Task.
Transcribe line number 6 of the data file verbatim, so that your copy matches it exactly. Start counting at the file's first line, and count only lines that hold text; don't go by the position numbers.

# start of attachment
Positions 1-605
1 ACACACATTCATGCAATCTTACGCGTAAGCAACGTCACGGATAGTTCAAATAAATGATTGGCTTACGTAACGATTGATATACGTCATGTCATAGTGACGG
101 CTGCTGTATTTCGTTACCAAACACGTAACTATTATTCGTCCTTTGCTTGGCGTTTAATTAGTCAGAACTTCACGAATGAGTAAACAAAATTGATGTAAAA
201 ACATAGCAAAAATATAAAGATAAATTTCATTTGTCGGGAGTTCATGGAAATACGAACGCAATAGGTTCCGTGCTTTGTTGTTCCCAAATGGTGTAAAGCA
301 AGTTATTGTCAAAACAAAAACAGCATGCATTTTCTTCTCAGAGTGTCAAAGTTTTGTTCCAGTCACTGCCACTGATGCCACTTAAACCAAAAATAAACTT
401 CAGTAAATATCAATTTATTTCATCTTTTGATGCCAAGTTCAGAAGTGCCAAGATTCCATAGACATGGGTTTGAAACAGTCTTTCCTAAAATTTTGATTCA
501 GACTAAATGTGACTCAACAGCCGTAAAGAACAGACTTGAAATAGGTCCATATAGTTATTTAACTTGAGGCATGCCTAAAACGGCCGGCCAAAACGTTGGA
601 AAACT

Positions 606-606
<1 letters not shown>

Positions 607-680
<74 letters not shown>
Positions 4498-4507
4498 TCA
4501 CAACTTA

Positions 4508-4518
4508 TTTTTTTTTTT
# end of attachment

401 CAGTAAATATCAATTTATTTCATCTTTTGATGCCAAGTTCAGAAGTGCCAAGATTCCATAGACATGGGTTTGAAACAGTCTTTCCTAAAATTTTGATTCA